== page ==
EU Authorised Representative Pitfalls

The MDR has implemented quite some surprises for medical device manufacturers who are not established in the EU. They need an authorised (authorized in American English) representative who is established within the EU. That’s clear for most manufacturers as they already have importers and they are somehow authorised.

But the MDR changes this game radically.

The magic date 26th May 2020 is approaching and from that day onwards MD manufacturers need a totally different kind of authorised representative (AR). The new AR is fully liable for most of the risks that occur when placing a medical device on the European market. The new AR needs to have full access to the entire documentation of the device. The documentation must be presented to the Notified Body and the Competent Authority on request without delay.

So this new AR is more like an attorney in the EU who needs to take care of all regulatory tasks and issues. The new AR has nothing to do with marketing and sales.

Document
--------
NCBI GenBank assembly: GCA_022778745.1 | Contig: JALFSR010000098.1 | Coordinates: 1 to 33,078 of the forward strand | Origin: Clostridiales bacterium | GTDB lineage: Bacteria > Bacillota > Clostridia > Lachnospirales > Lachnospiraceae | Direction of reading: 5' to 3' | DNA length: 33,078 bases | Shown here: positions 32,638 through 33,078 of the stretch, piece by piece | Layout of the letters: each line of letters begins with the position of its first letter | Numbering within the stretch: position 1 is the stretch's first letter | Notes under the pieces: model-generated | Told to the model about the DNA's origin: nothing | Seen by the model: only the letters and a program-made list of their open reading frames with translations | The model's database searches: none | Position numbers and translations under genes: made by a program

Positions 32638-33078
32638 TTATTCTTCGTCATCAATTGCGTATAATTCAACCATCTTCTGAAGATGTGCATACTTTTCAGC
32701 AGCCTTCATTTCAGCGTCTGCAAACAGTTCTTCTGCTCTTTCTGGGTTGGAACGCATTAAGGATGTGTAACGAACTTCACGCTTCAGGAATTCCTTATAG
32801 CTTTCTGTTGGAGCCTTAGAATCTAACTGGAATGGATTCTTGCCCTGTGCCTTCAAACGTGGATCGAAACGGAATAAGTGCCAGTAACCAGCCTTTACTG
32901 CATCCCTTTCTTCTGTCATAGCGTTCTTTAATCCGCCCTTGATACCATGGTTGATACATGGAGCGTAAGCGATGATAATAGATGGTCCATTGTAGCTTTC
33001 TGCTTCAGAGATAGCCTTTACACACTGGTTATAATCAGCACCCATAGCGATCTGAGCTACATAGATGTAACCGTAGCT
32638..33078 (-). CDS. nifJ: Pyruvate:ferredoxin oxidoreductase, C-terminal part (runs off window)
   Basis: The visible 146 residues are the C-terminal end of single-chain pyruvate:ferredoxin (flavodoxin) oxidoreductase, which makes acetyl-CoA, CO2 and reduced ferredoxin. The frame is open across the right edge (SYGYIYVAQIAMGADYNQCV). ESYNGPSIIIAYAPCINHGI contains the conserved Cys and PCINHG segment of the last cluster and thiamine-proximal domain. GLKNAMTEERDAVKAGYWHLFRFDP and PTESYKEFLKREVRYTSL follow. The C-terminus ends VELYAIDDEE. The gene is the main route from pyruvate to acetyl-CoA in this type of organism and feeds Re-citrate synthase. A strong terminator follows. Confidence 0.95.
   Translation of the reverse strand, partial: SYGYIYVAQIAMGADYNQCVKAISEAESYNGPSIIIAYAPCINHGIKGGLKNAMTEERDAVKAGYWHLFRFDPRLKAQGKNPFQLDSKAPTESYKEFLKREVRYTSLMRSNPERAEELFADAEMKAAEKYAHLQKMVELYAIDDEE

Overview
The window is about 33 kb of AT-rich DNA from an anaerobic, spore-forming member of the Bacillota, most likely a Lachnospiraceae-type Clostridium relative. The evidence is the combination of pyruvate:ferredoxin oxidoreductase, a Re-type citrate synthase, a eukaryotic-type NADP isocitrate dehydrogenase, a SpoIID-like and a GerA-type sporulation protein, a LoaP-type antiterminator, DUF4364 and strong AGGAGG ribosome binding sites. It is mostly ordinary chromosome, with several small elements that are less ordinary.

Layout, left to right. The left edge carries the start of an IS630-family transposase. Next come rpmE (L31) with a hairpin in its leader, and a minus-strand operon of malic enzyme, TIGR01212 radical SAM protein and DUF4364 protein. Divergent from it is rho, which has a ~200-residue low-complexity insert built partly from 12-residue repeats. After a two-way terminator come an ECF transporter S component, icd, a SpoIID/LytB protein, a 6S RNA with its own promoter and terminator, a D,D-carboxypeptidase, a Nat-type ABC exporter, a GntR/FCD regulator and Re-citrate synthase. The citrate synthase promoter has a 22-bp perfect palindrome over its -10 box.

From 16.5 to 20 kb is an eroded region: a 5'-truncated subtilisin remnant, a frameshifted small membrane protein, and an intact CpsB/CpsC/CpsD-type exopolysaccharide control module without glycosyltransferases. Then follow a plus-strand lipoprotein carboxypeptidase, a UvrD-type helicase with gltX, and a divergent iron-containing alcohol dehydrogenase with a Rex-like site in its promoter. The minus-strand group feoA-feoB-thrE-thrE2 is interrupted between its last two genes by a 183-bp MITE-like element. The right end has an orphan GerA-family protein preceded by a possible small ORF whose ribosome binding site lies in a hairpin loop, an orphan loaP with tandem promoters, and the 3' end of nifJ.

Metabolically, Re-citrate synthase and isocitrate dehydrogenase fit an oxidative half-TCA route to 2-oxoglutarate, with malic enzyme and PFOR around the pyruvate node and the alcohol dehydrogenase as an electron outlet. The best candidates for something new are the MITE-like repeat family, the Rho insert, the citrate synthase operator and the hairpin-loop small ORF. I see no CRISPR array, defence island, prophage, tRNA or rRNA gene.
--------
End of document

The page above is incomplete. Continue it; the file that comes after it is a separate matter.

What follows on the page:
Impact on CE mark

It is very common in the MD industry to have an EU importer who at the same time carries the title “Authorized Representative”. In this old role it is rather simple to exchange the representative with a different one if the manufacturers expectations are not met.

In regards of the CE mark under the MDR this opens a big risk. The new AR is ultimately the holder of the CE mark. If for any reason the contract between the AR and the manufacturer is invalid the manufacturer is immediately at risk of loosing the CE mark. This means: End of business in the EU until a new representative is under contract and the CE mark is approved from fresh.

Peace of mind by valid MDD certificate? Not at all.

Although it is possible to sell medical devices in the EU after the 26th of May 2020 when they have a still valid MDD certificate there is no reason to relax. There are several conditions attached to that grace period.

Even if you have the newly designated Authorised Representative in place and even if you do not make any substantial changes in design and intended purpose of the device there are plenty of things to have in place by 25th May 2020 even for class 1 devices. Most manufacturer obligations like PMS and PMCF have to be established and followed, the QMS has to be fully MDR compliant (despite that no certification is required explicitely), etc.

There are only a few months left to have it all established! No time to loose. If you have any feel like “am I really prepared well enough?” or “how can I know I have everything in place?” please call your best advisor on MDR topics and do the checks.